There is another view which differs slightly from naked nihilism, inasmuch as it attributes a sort of reality to space and duration. They are creations of the mind, subjective forms given by the mind to the phenomena of sensation. Objective reality is denied. Men are compelled to think of everything as being in space and duration, but the only positivity they possess is that which the mind gives. They are subjective forms of sensation, nothing more. And we may add that the philosophy in which this view is fundamental makes all our other original convictions purely subjective and classifies them either as categories of the understanding, or ideas of the pure reason. Much that has already been advanced may be urged against this explanation of our fundamental beliefs respecting space and duration. It contradicts the testimony of conciousness, and reduces the necessary operations of the mind to falsity and delusion. We think and speak about the reality of external existence, but we cannot establish it if our original convictions are purely subjective. If the mind can create so much, why not all? This inquiry cannot be answered by the Kantian philosophy. Its fundamental positions logically result in the negation of all external reality. The essential properties of material existence, that is, those properties which belong not to any particular material object but to all material objects, such as divisibility, magnitude, figure, &c., are dependent upon its space relations. For there can be neither divisibility, magnitude, nor figure, where there is no space, and if space be a purely subjective form, why then all material existence must be subjective too. The
history of modern speculative thought shows that the Kantian philosophy conducted to its logical issues negates all external reality, and considers it contained in and explained by a concatenation of subjective forms. And short of this point men cannot stop if they deny that space and duration are real.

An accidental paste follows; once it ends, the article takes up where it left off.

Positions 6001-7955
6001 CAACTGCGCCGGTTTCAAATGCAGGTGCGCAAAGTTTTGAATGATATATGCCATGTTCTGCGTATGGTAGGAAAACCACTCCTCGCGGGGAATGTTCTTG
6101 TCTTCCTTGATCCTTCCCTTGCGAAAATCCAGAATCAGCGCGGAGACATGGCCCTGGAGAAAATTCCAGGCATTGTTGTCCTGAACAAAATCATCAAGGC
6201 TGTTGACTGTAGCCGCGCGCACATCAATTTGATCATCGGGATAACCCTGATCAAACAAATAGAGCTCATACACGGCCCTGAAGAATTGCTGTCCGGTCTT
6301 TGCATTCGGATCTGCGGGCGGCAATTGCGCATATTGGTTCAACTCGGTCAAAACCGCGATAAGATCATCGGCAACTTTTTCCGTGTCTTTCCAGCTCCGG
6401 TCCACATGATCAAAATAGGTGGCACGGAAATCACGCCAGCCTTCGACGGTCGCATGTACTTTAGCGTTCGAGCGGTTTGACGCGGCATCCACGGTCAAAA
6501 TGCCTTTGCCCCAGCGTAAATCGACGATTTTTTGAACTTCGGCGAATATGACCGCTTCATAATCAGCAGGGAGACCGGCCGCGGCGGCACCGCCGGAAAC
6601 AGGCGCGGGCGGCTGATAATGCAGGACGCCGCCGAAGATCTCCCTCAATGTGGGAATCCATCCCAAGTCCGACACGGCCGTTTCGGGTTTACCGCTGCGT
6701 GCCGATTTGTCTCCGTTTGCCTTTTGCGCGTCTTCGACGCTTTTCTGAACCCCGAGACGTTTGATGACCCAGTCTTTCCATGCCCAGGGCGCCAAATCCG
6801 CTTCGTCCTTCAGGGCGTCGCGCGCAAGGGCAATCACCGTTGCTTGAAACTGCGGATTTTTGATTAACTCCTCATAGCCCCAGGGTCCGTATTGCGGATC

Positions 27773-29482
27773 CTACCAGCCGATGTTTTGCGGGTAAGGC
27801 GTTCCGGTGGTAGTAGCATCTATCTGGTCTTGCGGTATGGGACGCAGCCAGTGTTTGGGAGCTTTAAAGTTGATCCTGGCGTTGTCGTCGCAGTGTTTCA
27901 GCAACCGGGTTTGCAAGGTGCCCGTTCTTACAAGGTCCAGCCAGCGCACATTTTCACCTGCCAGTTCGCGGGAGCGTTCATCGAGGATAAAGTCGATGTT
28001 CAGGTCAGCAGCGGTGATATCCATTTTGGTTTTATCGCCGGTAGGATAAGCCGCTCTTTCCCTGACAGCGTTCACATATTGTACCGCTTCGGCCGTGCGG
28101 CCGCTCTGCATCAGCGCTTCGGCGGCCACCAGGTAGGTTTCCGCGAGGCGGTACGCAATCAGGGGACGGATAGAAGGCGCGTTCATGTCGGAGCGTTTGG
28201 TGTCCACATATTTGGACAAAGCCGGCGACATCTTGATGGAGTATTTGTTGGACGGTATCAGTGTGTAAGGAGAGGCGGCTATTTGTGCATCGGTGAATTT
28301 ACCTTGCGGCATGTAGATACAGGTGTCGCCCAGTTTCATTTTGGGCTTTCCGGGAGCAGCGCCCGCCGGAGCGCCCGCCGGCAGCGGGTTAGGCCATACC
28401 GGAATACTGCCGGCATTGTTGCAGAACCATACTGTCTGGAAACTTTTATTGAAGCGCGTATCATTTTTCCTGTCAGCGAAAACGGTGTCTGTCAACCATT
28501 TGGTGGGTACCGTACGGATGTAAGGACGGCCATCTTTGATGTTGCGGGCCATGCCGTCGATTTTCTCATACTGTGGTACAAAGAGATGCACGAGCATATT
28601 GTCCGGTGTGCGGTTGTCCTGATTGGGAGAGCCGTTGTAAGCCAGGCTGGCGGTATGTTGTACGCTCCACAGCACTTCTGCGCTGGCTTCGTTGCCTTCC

Another view, in favour of which the authority of Leibnitz may be pleaded, explains space as merely relational. But here again the testimony of conciousness is disregarded, for we think of space as abiding even if the objects existent in it should be annihilated. And we cannot think of space as ceasing to be along with the material objects, a result this we could not avoid were space merely relational. For when the objects related no longer existed the relation could not abide. Relations exist not apart from related objects. If the objects can cease to be, so can the relations, and according to this view space may become non-existent, a conclusion which plainly contradicts the testimony of consciousness. The relational theory also obviously implies, if it does not explicitly maintain, the infinitude of matter. For we cannot assign limit to space even in thought. And if it be merely the relation of material bodies to cach other, we cannot assign limit to material existence, and thus for the sake of a theory we reject the testimony of consciousness and quietly concede a point of considerable importance in favour of materialism.